LCA: Lessons from 30 years of Sendmail
Posted Feb 3, 2011 23:38 UTC (Thu) by dskoll
In reply to: LCA: Lessons from 30 years of Sendmail
Parent article: LCA: Lessons from 30 years of Sendmail
Yet, people nowadays refuse to accept a negligible overhead over C (say, 20%, which is the goal set by the Go language), and this seems just bizarre to me. I believe that the main reason for sticking with C is simply inertia. "We've always done it that way!"
I don't think that's the reason for sticking with C (it's not my reason, anyway.) Here are my reasons:
- I have a lot of experience with C and I like it. There's certainly something to be said for familiarity.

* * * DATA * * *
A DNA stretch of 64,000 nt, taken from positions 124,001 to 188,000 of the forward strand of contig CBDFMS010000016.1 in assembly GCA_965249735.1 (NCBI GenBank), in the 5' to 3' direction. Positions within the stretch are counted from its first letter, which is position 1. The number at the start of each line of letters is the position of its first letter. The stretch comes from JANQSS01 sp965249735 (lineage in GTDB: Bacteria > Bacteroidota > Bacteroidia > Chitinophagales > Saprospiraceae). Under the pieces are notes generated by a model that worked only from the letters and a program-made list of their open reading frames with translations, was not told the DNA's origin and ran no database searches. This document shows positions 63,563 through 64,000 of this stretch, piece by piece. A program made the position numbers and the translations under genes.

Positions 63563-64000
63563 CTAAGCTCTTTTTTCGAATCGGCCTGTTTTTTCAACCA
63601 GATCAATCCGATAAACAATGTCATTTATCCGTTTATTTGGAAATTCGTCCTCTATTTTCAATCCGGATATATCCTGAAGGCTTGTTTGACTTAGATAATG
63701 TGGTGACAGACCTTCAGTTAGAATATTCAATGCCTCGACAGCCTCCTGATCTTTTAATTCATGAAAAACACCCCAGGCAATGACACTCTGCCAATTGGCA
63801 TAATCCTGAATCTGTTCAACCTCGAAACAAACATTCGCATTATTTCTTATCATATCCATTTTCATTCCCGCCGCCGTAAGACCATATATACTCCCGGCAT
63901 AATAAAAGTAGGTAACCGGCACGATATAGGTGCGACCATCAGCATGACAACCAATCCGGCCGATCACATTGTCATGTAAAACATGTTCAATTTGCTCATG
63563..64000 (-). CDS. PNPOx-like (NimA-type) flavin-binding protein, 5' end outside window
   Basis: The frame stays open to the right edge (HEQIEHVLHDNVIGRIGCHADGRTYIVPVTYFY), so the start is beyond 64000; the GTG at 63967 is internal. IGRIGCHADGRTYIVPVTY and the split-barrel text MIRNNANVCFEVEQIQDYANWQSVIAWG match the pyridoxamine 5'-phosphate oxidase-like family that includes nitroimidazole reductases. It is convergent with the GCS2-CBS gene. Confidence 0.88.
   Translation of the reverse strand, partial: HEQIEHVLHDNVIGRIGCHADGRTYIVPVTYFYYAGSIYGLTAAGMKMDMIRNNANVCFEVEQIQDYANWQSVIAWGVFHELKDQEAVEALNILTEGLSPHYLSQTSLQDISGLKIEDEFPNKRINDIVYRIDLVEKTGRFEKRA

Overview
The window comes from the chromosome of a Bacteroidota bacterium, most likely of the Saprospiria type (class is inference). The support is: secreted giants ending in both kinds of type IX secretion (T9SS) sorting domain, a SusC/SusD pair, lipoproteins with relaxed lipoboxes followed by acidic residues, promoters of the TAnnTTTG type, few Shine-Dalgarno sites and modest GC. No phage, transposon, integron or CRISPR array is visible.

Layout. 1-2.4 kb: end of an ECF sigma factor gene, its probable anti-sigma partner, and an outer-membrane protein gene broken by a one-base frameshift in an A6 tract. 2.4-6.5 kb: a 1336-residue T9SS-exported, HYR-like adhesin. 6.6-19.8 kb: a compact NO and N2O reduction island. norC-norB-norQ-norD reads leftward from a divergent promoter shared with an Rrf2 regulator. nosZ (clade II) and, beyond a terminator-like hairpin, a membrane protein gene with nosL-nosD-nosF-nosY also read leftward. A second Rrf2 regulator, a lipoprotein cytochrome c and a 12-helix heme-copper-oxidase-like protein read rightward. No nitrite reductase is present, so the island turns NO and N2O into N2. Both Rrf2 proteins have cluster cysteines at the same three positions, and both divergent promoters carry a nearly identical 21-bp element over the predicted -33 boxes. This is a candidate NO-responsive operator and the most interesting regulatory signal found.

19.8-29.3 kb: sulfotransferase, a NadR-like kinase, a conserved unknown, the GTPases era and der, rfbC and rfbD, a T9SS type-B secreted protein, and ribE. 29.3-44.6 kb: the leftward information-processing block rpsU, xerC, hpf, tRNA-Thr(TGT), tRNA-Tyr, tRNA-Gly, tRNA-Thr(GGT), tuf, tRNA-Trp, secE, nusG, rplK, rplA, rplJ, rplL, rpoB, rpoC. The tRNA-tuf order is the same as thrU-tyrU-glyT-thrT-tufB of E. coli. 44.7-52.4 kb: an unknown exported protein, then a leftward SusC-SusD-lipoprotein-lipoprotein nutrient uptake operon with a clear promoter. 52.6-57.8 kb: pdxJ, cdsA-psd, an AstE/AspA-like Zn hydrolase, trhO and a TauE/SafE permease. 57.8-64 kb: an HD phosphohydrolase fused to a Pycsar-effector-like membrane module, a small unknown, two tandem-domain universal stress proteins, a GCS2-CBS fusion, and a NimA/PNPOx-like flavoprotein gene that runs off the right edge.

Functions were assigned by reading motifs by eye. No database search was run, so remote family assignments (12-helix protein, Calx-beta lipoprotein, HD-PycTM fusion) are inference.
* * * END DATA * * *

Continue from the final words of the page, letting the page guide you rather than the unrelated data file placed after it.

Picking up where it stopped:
- C is old and well-tested. The C standardization committee has done a superb job of keeping C true to the original C spirit while adding useful improvements.
- There are many C libraries and tools available, far more than for newer languages.
- In some cases, a 20% performance hit isn't worth it. An MTA on a busy mail system is one of those cases. While it's true that most mail systems are not that busy, MTA authors rightly attempt to make their MTA as fast and reliable as possible.
- MTAs in particular are an old and mostly solved problem. There's really no incentive for Yet Another MTA. Witness the extremely slow progress on Meta1. (Yeah, I knew you'd never heard of it. :))
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